The Southwestern Historical Quarterly, Volume 44, July 1940 - April, 1941 Page: 4
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South western Historical Quarterly
this very readable diary, you lose the sense of what he was
really performing in the way of toil; for it was toil simply to
go anywhere then, and a passage like the next one brings it
back to you
As I was approaching Lynchburg [he wrote on the
8th of November, 1841] I saw a steam boat descending
the river, which touched at San Jacinto and moved on
again before I could get in hailing reach; so I shall
have to wait for another probably some days.
So he did; in fact, he ended by not waiting any longer, and
set off on his horse for Houston on November 11th.
Meantime he set down a marvelous page-and-a-half about the
genius of Nature's balance. It all began when he noticed that
he had met with no limestone in that part of Texas. He wrote:
I think it probable that there is none anywhere on
the waters of the. Sabine, Trinity, San Jacinto Rivers,
etc., or if there is, it must be towards their sources,
and so little as not sensibly to affect the water. I judge
thus from the fact that I have frequently seen cows
chewing bones, since I have been on the waters of these
streams; which is occasioned (I have thought) on ac-
count of the want of a sufficiency of lime in the water,
etc., to supply the system with what is requisite for
the formation of their bones, etc. Thus the animal
system being kept [in] want of one of its important
constitutents the animal [goes] after whatever con-
tains lime and chews bones etc. as they chew or lick
whatsoever contains salt in a country that affords no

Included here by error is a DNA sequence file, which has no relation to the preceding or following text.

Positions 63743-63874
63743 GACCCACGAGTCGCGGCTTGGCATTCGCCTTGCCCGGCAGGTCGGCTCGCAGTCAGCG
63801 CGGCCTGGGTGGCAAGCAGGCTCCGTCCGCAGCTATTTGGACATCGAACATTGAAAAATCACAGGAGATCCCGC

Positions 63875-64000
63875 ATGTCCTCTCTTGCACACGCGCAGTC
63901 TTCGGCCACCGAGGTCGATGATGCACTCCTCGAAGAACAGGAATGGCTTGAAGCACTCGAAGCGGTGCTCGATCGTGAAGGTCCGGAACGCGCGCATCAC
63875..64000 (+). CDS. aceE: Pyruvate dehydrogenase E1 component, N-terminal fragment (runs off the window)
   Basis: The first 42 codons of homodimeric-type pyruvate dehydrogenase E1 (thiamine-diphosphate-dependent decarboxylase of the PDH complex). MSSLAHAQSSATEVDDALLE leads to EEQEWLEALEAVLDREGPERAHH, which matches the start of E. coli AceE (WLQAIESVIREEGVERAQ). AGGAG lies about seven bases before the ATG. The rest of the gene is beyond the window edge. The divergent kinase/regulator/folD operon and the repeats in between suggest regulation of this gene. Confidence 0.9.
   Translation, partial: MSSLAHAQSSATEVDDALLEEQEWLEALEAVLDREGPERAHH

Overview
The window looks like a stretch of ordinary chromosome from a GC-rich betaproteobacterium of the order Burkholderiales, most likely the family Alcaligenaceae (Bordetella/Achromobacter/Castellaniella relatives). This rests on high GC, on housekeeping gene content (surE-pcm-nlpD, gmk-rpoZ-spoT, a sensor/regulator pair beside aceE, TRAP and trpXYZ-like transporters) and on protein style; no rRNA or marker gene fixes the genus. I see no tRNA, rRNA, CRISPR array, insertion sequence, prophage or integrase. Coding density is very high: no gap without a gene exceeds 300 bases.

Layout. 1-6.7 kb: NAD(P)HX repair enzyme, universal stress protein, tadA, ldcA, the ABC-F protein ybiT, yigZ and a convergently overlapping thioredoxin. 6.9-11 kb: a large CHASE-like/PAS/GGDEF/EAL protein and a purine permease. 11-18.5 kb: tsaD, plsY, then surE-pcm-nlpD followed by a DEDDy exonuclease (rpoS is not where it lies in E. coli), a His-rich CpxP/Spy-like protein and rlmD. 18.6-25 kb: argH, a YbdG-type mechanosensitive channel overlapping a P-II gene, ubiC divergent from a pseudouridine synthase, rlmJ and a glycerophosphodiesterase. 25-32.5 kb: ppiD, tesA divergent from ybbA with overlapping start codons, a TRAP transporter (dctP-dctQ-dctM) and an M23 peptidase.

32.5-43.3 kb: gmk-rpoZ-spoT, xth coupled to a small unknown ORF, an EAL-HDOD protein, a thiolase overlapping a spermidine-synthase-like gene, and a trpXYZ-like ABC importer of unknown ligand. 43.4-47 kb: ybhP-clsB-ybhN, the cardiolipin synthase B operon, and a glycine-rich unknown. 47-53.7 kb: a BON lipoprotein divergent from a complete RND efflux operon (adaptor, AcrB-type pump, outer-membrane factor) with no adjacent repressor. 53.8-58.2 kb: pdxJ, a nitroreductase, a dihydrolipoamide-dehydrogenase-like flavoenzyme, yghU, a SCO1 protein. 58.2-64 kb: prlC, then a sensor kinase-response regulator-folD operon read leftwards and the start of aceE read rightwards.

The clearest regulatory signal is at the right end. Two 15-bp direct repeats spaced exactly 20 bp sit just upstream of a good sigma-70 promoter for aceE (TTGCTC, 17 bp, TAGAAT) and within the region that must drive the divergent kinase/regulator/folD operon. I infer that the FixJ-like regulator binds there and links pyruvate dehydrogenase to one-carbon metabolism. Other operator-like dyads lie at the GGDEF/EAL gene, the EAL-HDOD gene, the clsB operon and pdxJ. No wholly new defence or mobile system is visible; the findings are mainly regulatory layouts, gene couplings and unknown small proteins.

saline waters, licks, exhalations, etc.
It was a pretty piece of observation, and as you have seen,
it drew upon a fund of diverse knowledges for its theory. He
encountered a different explanation of why cows ate bones, and
he disposed of it rather grandly, in a line of argument that
was never broken and that ended up impressively far afield.
Some Louisiana travelers, and amongst them a
"doctor" [he writes, with scornful quotes around the
title], stayed all night at Hardin's whilst I was there.
They mentioned the phenomenon of cows chewing
bones, for which they were unable to account: all
however agreed that it must be for the salt they con-
tain. Mr Hardin assured us that the cattle, etc., had
chewed up nearly all the human bones that had re-
mained strewn on the ground of several hundred Mex-
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Texas State Historical Association. The Southwestern Historical Quarterly, Volume 44, July 1940 - April, 1941, periodical, 1941; Austin, Texas. (texashistory.unt.edu/ark:/67531/metapth146052/m1/8/: accessed October 19, 2017), University of North Texas Libraries, The Portal to Texas History, texashistory.unt.edu; crediting Texas State Historical Association.